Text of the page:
Microsynopsis: Louis volunteers as coach for Eddie’s basketball team, a group of boys who don’t value team effort. Jessica volunteers as director of Emery and Evan’s school play, despite her disdain for thespian pursuits.
Good: There are a few laugh-aloud moments, and some of the fantasy sequences are funny. Grandma has a couple of strong scenes. There’s a bit of clever, ironic meta-ness about Asians on television, with a completely unexpected (and fun) payoff at the very end, so ride it out at least for that.
Bad: Much of the cartoonish nature of the action can be excused by the thematic tribute (hinted at in the episode’s title), but it goes a bit far. Once again, school life is exaggerated so much that it’s practically impossible to see as part of the same television program. Worst of all, while the episode’s set-up is interesting, the execution is uninteresting at best.
FOB moment: Chickens and a moped at the Taiwanese basketball court.
Soundtrack flashback: “Pass the Shovel” by Gravediggaz.
Final grade, this episode: This is one of those episodes that’s tolerable only because we like and care about the characters. Despite isolated funny moments, the story is kind of a yawn, and the entire school play plot just doesn’t carry its share of the weight. The little bit of self-awareness is well done, but it’s more color than structure, and not enough to rescue twenty minutes of blah. C.
FRESH OFF THE BOAT: SEASON 1
Origami, the art of paper folding, is a great arts and crafts project for young and old. Tuttle, a publishing company focusing on Asian language, history, and culture, with the tagline “Books to Span the East and West,” offers a wide range of books and products–from young adult novels to language learning materials, from business guides to origami paper.
8Asians is collaborating with Tuttle to give our readers a sampling of some of their stuff, starting with Ultimate Origami for Beginners, a brand new set, and Hokusai Print Origami Paper, which uses the works of one of Japan’s best known artists to create beautifully patterned paper.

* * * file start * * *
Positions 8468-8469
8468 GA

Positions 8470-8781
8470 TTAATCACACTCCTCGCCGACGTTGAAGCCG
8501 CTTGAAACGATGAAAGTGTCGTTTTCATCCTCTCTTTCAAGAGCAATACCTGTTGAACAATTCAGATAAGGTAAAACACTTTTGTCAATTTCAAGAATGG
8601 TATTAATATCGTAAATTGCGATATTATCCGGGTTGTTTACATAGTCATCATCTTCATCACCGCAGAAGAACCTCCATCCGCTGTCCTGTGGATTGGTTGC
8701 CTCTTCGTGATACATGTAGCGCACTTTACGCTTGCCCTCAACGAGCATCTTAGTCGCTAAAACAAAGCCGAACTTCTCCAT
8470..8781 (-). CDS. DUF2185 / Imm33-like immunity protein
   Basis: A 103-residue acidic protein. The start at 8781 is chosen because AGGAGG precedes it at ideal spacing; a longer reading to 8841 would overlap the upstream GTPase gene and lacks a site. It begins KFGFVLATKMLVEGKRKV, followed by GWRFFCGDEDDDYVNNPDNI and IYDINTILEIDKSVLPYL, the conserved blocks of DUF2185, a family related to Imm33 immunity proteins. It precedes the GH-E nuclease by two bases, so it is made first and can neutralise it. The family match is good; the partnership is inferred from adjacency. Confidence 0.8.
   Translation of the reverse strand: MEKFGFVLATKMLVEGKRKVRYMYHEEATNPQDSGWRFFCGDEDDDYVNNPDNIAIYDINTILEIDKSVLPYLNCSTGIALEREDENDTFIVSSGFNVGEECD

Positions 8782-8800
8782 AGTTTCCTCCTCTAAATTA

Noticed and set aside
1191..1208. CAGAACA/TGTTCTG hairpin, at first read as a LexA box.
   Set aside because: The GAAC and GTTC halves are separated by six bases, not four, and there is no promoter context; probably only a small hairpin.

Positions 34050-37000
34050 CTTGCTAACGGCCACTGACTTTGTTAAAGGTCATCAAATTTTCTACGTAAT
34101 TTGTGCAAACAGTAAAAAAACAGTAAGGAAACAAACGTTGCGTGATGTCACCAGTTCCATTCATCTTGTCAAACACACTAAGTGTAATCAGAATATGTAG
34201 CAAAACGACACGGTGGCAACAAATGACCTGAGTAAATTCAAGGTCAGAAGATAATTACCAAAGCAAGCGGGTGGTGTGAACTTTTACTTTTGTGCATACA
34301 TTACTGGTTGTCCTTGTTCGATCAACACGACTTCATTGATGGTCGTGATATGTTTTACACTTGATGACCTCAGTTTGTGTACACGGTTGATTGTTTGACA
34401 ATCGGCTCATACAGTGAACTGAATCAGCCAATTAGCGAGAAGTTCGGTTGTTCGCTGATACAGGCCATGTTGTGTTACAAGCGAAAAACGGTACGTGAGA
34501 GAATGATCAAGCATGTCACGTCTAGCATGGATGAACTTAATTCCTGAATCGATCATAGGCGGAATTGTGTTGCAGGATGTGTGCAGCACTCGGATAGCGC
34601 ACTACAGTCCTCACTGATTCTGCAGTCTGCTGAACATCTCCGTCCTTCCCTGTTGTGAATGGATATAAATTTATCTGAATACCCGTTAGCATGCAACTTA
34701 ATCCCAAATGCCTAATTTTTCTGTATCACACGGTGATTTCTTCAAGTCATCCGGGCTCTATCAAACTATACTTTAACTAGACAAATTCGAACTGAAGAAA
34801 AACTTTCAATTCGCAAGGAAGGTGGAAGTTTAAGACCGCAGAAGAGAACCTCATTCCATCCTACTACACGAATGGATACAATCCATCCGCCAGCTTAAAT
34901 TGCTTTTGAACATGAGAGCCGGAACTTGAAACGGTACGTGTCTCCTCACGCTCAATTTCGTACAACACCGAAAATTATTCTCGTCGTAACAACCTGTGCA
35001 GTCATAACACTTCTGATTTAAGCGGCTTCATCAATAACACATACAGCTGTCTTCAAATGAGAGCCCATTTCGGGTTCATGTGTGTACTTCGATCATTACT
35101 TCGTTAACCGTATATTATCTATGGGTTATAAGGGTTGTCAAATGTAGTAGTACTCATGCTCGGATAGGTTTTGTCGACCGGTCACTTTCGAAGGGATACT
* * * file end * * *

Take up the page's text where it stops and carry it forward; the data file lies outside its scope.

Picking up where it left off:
Ultimate Origami for Beginners is not your average beginner’s guide. It includes a substantial booklet with easy-to-follow directions for somewhat more advanced beginner items–an oxymoron I realize–but I say that because this is not the cup, the crane, the box. The booklet includes flowers, animals (baby dinosaur, seahorse), airplanes, and dollar folds. Not to worry, though, the instructions are thoroughly illustrated and described. Plus if you’re really stuck, there’s a DVD guide to take you through the steps one-by-one. I would guess that it is more complicated than a small child would want, but difficult and interesting enough for the slightly older (maybe double digits? Per my own history of learning how to fold, that’s at least when I think I might have been ready for these types of designs though of course some are easier). The accompanying paper, in sizes both large and small, also has dollar bill size papers to test out the dollar bill butterfly and yacht designs.
The Hokusai Prints Paper is a 48-sheet set is the large-size paper at 8 1/4 inches. Check out my brief review and samples of the designs in the booklet and the look of the paper once it’s folded.
Ok, ok…you want a chance to win some origami? Read on!
When I first moved to San Jose from the East Bay 25 years ago, one very pleasant discovery has been San Jose’s Japantown. As one of the three remaining Japantowns in the US, I always thought it had much more of a neighborhood and community feel than than the Japantowns in San Francisco and Los Angeles. San Jose Japantown is celebrating its 125 Anniversary, and KQED radio covered the history of San Jose Japantown in this KQED Forum radio show.